US7147153Apr 5, 2004Dec 12, 2006Lumidigm, Inc.Multispectral biometric sensor
US7174198Dec 23, 2003Feb 6, 2007Igor TrofimovNon-invasive detection of analytes in a complex matrix
US7203345Sep 12, 2003Apr 10, 2007Lumidigm, Inc.Apparatus and method for identification of individuals by near-infrared spectrum
US7263213Dec 9, 2004Aug 28, 2007Lumidigm, Inc.Methods and systems for estimation of personal characteristics from biometric measurements
US7347365Dec 17, 2004Mar 25, 2008Lumidigm, Inc.Combined total-internal-reflectance and tissue imaging systems and methods
US7386152Jul 8, 2005Jun 10, 2008Lumidigm, Inc.Noninvasive alcohol sensor
US7394919Apr 25, 2005Jul 1, 2008Lumidigm, Inc.Multispectral biometric imaging
US7395104Mar 6, 2005Jul 1, 2008Calisto Medical, Inc.Methods and devices for non-invasively measuring quantitative information of substances in living organisms
US7440597Jul 8, 2005Oct 21, 2008Rowe Robert KLiveness sensor
US7460696Apr 25, 2005Dec 2, 2008Lumidigm, Inc.Multispectral imaging biometrics
US7508965Nov 28, 2006Mar 24, 2009Lumidigm, Inc.System and method for robust fingerprint acquisition
US7539330Apr 25, 2005May 26, 2009Lumidigm, Inc.Multispectral liveness determination
US7545963Jul 19, 2006Jun 9, 2009Lumidigm, Inc.Texture-biometrics sensor
US7583383 *Sep 30, 2004Sep 1, 2009Nihon UniversityBiological property check device using light
US7613504Sep 30, 2002Nov 3, 2009Lumidigm, Inc.Spectroscopic cross-channel method and apparatus for improved optical measurements of tissue
US7620212Aug 12, 2003Nov 17, 2009Lumidigm, Inc.Electro-optical sensor
US7627151Nov 23, 2005Dec 1, 2009Lumidigm, Inc.Systems and methods for improved biometric feature definition
US7668350Sep 1, 2005Feb 23, 2010Lumidigm, Inc.Comparative texture analysis of tissue for biometric spoof detection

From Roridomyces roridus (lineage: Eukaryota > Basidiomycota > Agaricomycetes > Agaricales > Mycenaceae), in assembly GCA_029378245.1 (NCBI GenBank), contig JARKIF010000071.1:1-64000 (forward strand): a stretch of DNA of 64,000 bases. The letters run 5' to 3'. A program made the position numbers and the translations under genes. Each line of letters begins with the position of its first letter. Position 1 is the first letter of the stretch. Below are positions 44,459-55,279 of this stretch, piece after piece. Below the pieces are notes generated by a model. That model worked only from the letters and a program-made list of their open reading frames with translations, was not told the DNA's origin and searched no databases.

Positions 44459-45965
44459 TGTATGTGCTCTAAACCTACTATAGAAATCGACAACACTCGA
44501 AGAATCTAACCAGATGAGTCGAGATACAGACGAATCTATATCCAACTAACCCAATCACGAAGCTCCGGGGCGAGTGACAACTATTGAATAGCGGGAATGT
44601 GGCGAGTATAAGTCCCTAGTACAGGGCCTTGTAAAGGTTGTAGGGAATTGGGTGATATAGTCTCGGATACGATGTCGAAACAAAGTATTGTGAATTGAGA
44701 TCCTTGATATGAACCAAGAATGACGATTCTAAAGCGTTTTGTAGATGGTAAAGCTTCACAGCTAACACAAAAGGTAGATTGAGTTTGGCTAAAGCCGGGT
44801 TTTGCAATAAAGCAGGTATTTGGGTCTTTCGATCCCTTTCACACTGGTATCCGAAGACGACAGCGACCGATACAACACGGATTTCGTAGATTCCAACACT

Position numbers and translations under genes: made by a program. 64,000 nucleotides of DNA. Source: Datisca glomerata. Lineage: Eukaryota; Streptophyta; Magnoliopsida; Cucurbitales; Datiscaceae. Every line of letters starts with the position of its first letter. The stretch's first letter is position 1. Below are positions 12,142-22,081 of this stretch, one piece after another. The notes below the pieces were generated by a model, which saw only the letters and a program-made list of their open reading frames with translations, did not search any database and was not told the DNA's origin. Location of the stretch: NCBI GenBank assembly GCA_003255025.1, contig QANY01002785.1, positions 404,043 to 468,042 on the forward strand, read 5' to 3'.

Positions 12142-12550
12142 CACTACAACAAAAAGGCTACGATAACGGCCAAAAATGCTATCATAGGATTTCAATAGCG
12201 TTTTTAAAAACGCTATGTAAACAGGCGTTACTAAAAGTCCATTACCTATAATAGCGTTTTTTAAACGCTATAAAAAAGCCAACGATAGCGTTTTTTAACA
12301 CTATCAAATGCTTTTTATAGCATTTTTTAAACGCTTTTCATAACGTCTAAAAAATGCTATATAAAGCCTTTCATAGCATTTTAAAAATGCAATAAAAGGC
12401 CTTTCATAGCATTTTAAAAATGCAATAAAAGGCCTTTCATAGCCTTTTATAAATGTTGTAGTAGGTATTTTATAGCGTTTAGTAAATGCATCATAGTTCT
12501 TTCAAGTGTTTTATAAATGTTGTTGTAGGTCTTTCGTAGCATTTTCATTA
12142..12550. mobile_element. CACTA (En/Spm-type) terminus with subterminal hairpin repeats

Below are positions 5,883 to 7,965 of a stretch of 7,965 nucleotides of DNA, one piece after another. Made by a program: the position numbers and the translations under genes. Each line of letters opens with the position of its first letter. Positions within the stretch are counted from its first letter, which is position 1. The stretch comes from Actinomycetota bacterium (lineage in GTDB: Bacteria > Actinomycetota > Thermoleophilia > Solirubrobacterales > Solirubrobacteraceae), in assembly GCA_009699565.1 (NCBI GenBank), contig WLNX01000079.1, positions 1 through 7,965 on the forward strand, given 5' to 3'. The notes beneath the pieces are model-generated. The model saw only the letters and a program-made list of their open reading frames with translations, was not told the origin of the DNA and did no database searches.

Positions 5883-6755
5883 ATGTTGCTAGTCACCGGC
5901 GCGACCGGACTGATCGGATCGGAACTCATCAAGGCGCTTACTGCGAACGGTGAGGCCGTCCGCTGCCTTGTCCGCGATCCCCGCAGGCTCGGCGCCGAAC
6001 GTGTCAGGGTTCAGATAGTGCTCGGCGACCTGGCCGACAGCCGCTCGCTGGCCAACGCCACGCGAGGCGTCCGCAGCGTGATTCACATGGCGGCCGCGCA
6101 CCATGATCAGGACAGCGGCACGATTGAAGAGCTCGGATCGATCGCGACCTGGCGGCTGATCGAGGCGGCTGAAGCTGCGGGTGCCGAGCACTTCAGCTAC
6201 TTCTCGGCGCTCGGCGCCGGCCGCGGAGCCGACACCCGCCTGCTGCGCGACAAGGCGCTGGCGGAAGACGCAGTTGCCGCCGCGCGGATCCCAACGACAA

US7735729May 17, 2006Jun 15, 2010Lumidigm, Inc.Biometric sensor
US7751594Jul 19, 2006Jul 6, 2010Lumidigm, Inc.White-light spectral biometric sensors
US7801338Apr 24, 2006Sep 21, 2010Lumidigm, Inc.Multispectral biometric sensors
US7801339Jul 31, 2006Sep 21, 2010Lumidigm, Inc.Biometrics with spatiospectral spoof detection
US7804984Jul 31, 2006Sep 28, 2010Lumidigm, Inc.Spatial-spectral fingerprint spoof detection
US7819311May 18, 2006Oct 26, 2010Lumidigm, Inc.Multispectral biometric sensor
US7831072Oct 3, 2008Nov 9, 2010Lumidigm, Inc.Multispectral imaging biometrics
US7835554Oct 29, 2008Nov 16, 2010Lumidigm, Inc.Multispectral imaging biometrics
US7890158Jun 5, 2001Feb 15, 2011Lumidigm, Inc.Apparatus and method of biometric determination using specialized optical spectroscopy systems
US7899217Jul 19, 2007Mar 1, 2011Lumidign, Inc.Multibiometric multispectral imager
US7995808Jun 10, 2008Aug 9, 2011Lumidigm, Inc.Contactless multispectral biometric capture
US8140139Nov 14, 2006Mar 20, 2012Dominion Assets, LlcMethod and apparatus for the non-invasive sensing of glucose in a human subject
US8165357Sep 10, 2009Apr 24, 2012Lumidigm, Inc.Two camera biometric imaging
US8175346Jun 10, 2008May 8, 2012Lumidigm, Inc.Whole-hand multispectral biometric imaging
US8184873Jun 14, 2010May 22, 2012Lumidigm, Inc.White-light spectral biometric sensors
US8229185Apr 9, 2008Jul 24, 2012Lumidigm, Inc.Hygienic biometric sensors
US8285010Mar 19, 2008Oct 9, 2012Lumidigm, Inc.Biometrics based on locally consistent features
US8315681Apr 6, 2009Nov 20, 2012Toshiba Medical Systems CorporationMethod for noninvasive measurement of glucose and apparatus for noninvasive measurement of glucose
US8355545Apr 10, 2008Jan 15, 2013Lumidigm, Inc.Biometric detection using spatial, temporal, and/or spectral techniques